You can almost hear a collective sigh each morning, as dieters across the U.S. step onto their scales and discover that, in spite of their best efforts, the weight isn’t going anywhere. They’re following the conventional wisdom—eating right and exercising—but the pounds are staying put. In fact, according to a Pennsylvania State College of Medicine analysis of 14,000 adults, just 1 in 6 dieters succeeds at losing 10 percent or more of his or her body weight and keeps it off for at least a year. Why is it so hard?
“Because it’s about a lot more than calories in and calories out” says Pamela Wartian Smith, M.D., co-director of the master’s program in medical sciences at the University of South Florida College of Medicine and author of Why You Can’t Lose Weight(Square One Publishers).
Indeed, additional culprits—from food sensitivities to stress levels—can sabotage even the best weight-loss efforts. Of course diet and exercise play a crucial role, but if those strategies aren’t working, consider the possible saboteurs that follow and take the recommended steps to combat them.
Several recent studies suggest a connection between childhood obesity and food allergies. Which comes first remains a matter of debate, but a few small trials suggest that identifying and eliminating food sensitivities before dieting can set a weight loss program off on the right foot. “When you eat things to which you’re sensitive or intolerant, you get an increase of epinephrine and norepinephrine, so you literally get a high,” says Smith, who explains that this reaction can result in cravings for the very foods we should avoid. Food sensitivities may also lead to inflammation and water retention. To compound the problem, over-the-counter antihistamines bolster appetite and dull energy, studies show.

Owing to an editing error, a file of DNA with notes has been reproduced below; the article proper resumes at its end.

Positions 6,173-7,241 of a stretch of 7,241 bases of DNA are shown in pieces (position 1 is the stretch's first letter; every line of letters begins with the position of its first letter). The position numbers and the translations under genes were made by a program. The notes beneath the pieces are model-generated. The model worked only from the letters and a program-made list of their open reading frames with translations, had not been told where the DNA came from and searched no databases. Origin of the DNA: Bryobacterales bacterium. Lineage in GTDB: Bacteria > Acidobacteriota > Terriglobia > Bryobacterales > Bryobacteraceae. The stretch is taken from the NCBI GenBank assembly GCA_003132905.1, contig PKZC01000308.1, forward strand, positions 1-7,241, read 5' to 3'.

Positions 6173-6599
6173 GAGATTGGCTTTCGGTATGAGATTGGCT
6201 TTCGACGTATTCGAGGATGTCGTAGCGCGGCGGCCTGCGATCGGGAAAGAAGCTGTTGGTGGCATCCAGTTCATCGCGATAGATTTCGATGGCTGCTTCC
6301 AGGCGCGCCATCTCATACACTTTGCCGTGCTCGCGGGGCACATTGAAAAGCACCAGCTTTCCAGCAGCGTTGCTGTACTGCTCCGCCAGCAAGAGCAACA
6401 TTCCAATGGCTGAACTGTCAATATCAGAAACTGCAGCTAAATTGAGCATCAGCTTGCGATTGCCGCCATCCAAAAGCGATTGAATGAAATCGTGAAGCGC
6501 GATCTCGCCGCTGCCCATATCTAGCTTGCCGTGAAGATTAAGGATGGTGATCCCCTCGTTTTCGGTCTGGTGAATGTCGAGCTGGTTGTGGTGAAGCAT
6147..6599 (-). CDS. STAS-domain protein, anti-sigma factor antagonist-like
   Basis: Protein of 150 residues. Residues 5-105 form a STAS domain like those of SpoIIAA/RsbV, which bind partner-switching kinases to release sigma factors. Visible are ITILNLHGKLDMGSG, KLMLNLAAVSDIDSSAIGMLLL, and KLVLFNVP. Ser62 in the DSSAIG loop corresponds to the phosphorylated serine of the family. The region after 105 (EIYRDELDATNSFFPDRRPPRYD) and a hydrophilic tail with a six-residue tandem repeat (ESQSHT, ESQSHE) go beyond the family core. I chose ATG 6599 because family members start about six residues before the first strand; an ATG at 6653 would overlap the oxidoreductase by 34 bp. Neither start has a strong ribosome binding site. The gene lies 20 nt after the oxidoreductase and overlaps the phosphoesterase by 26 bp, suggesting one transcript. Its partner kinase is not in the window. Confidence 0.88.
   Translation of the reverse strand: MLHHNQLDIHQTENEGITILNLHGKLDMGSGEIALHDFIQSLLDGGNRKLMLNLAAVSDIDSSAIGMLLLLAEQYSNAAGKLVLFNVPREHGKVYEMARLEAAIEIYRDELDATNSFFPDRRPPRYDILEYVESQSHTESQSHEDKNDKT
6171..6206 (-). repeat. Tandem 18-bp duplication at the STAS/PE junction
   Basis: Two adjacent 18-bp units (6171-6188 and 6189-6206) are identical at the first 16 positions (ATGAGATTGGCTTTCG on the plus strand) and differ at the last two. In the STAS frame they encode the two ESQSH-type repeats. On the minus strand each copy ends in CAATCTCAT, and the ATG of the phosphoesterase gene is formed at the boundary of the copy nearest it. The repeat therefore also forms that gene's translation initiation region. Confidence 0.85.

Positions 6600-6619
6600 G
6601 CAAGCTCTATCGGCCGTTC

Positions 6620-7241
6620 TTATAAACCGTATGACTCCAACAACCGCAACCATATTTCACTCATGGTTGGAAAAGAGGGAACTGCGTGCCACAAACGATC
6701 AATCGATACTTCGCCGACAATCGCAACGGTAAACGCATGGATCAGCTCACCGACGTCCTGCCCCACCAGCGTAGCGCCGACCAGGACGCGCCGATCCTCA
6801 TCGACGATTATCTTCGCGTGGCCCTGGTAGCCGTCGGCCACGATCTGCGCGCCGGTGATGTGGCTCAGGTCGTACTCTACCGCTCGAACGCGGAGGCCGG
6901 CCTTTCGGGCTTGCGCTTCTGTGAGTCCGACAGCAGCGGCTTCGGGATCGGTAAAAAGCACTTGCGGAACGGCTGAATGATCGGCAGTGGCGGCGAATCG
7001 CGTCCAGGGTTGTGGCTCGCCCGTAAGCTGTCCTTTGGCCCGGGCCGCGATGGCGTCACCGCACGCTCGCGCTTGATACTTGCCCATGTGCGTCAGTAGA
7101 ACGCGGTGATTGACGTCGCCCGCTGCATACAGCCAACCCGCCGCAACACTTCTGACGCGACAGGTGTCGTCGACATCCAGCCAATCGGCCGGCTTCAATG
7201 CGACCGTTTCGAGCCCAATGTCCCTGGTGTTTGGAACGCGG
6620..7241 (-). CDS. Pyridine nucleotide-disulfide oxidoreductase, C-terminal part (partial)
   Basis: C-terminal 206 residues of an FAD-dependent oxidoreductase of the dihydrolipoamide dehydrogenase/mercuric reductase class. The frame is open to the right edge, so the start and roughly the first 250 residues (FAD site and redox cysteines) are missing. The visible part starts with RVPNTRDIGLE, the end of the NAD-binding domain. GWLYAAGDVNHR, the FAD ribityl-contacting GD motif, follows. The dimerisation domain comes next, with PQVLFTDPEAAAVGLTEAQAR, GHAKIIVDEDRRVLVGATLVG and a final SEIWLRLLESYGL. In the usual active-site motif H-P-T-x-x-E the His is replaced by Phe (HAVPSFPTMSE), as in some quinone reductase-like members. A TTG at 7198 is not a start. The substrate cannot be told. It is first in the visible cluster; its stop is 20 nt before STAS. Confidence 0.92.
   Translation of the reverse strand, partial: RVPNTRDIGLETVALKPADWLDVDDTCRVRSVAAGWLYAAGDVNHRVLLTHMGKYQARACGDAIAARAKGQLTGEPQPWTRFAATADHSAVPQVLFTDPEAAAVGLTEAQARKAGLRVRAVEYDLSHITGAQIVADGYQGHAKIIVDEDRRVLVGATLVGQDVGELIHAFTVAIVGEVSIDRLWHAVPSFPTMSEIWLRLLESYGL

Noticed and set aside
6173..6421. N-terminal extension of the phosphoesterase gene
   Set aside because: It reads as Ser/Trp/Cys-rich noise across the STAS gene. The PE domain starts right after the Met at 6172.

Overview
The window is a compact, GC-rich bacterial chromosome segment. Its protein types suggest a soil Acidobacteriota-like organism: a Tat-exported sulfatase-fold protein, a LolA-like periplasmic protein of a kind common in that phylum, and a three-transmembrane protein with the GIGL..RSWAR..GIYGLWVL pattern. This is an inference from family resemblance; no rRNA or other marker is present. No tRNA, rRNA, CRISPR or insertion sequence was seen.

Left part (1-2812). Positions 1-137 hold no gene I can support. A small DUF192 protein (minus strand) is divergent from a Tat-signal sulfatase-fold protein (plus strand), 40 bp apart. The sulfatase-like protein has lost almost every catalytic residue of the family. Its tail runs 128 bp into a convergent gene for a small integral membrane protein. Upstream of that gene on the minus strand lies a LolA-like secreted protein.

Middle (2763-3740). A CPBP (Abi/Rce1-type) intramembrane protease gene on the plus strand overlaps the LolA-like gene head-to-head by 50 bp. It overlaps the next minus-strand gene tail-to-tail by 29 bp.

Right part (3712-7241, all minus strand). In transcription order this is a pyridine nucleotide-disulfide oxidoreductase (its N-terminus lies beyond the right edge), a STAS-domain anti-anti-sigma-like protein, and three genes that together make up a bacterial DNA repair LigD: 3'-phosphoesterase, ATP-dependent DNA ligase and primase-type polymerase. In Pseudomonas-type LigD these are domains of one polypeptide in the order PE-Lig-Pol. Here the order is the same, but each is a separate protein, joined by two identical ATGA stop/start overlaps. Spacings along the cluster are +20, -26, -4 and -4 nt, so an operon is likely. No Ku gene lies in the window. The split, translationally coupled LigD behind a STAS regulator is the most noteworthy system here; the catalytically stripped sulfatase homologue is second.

Try: An elimination diet: Start by ditching all of the suspected culprits (dairy, gluten, peanuts and soy are common) for three weeks and add them back one by one. “During this phase you should not be focusing on weight loss, but on identifying the foods that are a problem for you,” says Natasha Turner, N.D., a naturopathic doctor in Toronto and author of The Hormone Diet (Rodale). If medication for seasonal allergies is boosting your appetite, try natural antihistamines like the flavonoid quercetin, vitamin C or the herb butterbur.
You’re stressed out and exhausted
Chronic stress prompts a surge in the “fight or flight” hormone cortisol, which can tear down muscle fiber, impair blood sugar metabolism and boost the brain chemical neuropeptide Y, which sparks cravings, says Smith. Meanwhile, losing just an hour of sleep each night for three days can prompt a surge in the hormone ghrelin, which stimulates appetite, and a slump in the hormone leptin, which tells us when we’re full, says Norfolk, Va.-based clinical psychologist Michael Breus, Ph.D., author of The Sleep Doctor’s Diet Plan (Rodale). Deep sleep, on the other hand, fuels production of the fat-burning human growth hormone (HGH).
Try: Meditating for 10 to 30 minutes a day to help normalize cortisol levels and boost levels of the appetite-suppressing hormone serotonin. To relax your body and keep your digestive system cleansed, try 250 milligrams of magnesium daily. Or take 500 to 1,000 milligrams of gamma aminobutyric acid (GABA) an hour before bed. While studies are scarce, some animal trials and small human trials have shown the amino acid to both ease anxiety and promote fat loss.